Kuinre is a place in the municipality of Steenwijkerland in the Dutch province of Overijssel with about 700 inhabitants. The oldest notes, which mention Cuinder, date from about 1100. Kuinre was an autonomous municipality until 1973 and then rose in IJsselham. Since 2001 it is part of Steenwijkerland. On the outskirts of Kuinre you can find the Kuinderbos. In Kuinre is the former Waag of 1776 and the former water tower of 1933 with the status of National Monument.
The inhabitants are called Kuundersen. Kuinre previously used to be a river named by the Frisians Tsong, and by Stellingwervers Kuunder.
Kuinre was a modest fishing and port town, but was found dry by the construction of the Noordoostpolder in 1942. The polder was laid to a large extent, contrary to the Zuiderzeewet, directly to the existing country (Overijssel), without a border lake in between. A decision which was later regretted in connection with the consequences for water management. The Kuinre harbor headquarters renovated in the 1990s lies on the county border, in the middle of the country, about one kilometer outside the city.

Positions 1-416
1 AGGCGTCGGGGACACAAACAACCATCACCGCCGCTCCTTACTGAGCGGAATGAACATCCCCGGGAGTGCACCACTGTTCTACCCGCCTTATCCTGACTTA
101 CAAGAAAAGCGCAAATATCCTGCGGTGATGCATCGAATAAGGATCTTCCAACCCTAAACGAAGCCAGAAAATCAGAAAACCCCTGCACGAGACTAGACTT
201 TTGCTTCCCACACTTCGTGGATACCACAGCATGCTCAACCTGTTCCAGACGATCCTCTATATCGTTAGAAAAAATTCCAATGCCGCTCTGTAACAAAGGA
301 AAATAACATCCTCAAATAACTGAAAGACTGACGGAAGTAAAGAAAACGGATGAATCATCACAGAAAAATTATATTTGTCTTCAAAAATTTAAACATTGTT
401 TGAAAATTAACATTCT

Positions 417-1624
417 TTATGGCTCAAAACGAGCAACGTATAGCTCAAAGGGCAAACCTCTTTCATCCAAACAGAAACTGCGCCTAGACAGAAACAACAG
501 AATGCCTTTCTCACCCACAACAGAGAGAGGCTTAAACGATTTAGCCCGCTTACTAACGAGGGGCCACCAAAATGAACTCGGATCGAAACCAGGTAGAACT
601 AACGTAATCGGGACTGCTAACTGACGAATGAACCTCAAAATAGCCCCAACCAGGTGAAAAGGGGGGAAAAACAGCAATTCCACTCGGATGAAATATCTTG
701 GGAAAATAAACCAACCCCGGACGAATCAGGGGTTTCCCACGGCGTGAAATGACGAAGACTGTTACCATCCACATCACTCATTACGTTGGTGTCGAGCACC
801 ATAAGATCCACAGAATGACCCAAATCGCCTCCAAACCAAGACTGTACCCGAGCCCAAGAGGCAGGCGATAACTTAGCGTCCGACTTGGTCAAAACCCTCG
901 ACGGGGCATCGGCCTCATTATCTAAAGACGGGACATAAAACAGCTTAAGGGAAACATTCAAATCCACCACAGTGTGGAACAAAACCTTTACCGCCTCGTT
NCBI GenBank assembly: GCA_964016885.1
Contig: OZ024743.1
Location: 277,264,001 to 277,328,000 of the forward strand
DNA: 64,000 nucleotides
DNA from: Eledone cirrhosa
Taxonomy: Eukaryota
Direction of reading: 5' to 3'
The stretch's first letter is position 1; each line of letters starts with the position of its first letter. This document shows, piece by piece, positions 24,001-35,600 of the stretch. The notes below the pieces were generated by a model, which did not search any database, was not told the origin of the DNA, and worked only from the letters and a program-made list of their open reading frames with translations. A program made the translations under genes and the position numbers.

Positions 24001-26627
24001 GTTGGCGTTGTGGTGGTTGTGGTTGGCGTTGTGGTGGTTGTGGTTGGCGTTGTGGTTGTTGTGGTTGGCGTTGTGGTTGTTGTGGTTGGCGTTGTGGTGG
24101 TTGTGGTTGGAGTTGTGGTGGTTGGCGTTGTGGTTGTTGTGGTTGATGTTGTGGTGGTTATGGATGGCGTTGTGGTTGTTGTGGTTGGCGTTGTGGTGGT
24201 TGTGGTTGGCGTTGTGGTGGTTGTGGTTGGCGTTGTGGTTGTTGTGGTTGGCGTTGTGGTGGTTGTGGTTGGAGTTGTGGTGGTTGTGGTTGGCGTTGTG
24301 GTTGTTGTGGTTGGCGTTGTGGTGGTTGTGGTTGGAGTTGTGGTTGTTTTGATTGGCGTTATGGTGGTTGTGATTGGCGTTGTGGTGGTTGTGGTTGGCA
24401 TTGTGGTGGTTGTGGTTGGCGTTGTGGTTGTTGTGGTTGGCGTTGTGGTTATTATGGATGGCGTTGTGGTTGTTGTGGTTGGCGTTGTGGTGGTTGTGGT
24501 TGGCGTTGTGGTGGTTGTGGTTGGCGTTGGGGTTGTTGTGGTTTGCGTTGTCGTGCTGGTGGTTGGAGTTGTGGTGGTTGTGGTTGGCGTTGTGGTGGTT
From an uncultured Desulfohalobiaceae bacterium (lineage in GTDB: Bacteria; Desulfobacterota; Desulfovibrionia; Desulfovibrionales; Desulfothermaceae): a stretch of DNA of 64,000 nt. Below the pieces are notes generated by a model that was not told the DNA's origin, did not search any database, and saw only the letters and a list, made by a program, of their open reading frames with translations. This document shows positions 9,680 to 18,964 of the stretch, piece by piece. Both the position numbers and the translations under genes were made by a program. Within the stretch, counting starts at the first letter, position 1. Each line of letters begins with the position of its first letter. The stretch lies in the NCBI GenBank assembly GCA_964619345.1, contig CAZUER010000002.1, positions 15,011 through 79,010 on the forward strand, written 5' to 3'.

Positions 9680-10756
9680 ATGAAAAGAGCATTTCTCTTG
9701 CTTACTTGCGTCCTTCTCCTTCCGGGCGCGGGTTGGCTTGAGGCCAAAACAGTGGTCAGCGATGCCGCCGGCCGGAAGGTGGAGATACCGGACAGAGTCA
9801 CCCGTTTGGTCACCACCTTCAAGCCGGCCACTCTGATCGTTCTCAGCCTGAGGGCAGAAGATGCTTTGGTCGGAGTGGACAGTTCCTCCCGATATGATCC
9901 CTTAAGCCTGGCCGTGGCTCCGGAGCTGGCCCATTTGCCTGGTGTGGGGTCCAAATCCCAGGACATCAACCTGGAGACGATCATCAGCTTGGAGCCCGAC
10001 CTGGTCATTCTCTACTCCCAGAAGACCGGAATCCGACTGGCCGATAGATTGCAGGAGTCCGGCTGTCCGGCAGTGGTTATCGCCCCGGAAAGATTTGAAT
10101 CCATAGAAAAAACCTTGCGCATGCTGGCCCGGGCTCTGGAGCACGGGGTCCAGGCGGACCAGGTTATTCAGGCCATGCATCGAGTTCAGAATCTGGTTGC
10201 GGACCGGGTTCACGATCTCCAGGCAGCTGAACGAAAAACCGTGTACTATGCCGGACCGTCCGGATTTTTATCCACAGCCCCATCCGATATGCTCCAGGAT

Also in the pastures and forests just before Kuinre in Overijssel are now the dry reconstructed remains of a zoo castle, the first Kuinder castle. The Kuinre Men were the worst merchants of Northern Netherlands, comparable to robbers such as Zwag van Bentheim, Herbrun van Putten ('the choir of Veluwe') and Zweder van Voorst. Their castle was in a very strategic location compared to the Hanzeroutes to the Baltic Sea region. Merchants from, among others, Danzig (Gdansk) and Hamburg were awarded a lot of money and locked for a ransom at Koure castle.
Kuinre has a total of seven national monuments, including the Reformed Church and Water Tower. In addition, Kuinre has another eleven municipal monuments.